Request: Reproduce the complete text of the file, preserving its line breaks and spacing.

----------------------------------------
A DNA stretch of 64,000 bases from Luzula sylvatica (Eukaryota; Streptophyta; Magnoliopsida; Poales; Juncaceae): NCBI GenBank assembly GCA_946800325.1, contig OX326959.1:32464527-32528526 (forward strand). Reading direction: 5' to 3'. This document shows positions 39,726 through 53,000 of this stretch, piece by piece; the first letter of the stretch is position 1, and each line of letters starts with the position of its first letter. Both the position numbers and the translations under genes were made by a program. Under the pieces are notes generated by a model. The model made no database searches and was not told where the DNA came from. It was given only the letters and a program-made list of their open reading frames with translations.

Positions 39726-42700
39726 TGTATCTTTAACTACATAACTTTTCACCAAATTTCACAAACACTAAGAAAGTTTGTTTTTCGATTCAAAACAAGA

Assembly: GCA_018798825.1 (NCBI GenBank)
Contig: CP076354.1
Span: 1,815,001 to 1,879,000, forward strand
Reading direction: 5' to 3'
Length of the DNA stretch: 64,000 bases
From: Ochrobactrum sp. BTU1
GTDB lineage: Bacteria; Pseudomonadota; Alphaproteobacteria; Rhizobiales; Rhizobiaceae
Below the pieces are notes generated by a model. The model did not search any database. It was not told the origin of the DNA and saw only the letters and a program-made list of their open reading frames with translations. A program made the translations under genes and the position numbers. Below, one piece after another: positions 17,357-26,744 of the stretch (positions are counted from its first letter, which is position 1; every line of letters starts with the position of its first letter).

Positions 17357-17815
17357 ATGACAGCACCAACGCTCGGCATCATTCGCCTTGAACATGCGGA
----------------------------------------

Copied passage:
A DNA stretch of 64,000 bases from Luzula sylvatica (Eukaryota; Streptophyta; Magnoliopsida; Poales; Juncaceae): NCBI GenBank assembly GCA_946800325.1, contig OX326959.1:32464527-32528526 (forward strand). Reading direction: 5' to 3'. This document shows positions 39,726 through 53,000 of this stretch, piece by piece; the first letter of the stretch is position 1, and each line of letters starts with the position of its first letter. Both the position numbers and the translations under genes were made by a program. Under the pieces are notes generated by a model. The model made no database searches and was not told where the DNA came from. It was given only the letters and a program-made list of their open reading frames with translations.

Positions 39726-42700
39726 TGTATCTTTAACTACATAACTTTTCACCAAATTTCACAAACACTAAGAAAGTTTGTTTTTCGATTCAAAACAAGA

Assembly: GCA_018798825.1 (NCBI GenBank)
Contig: CP076354.1
Span: 1,815,001 to 1,879,000, forward strand
Reading direction: 5' to 3'
Length of the DNA stretch: 64,000 bases
From: Ochrobactrum sp. BTU1
GTDB lineage: Bacteria; Pseudomonadota; Alphaproteobacteria; Rhizobiales; Rhizobiaceae
Below the pieces are notes generated by a model. The model did not search any database. It was not told the origin of the DNA and saw only the letters and a program-made list of their open reading frames with translations. A program made the translations under genes and the position numbers. Below, one piece after another: positions 17,357-26,744 of the stretch (positions are counted from its first letter, which is position 1; every line of letters starts with the position of its first letter).

Positions 17357-17815
17357 ATGACAGCACCAACGCTCGGCATCATTCGCCTTGAACATGCGGA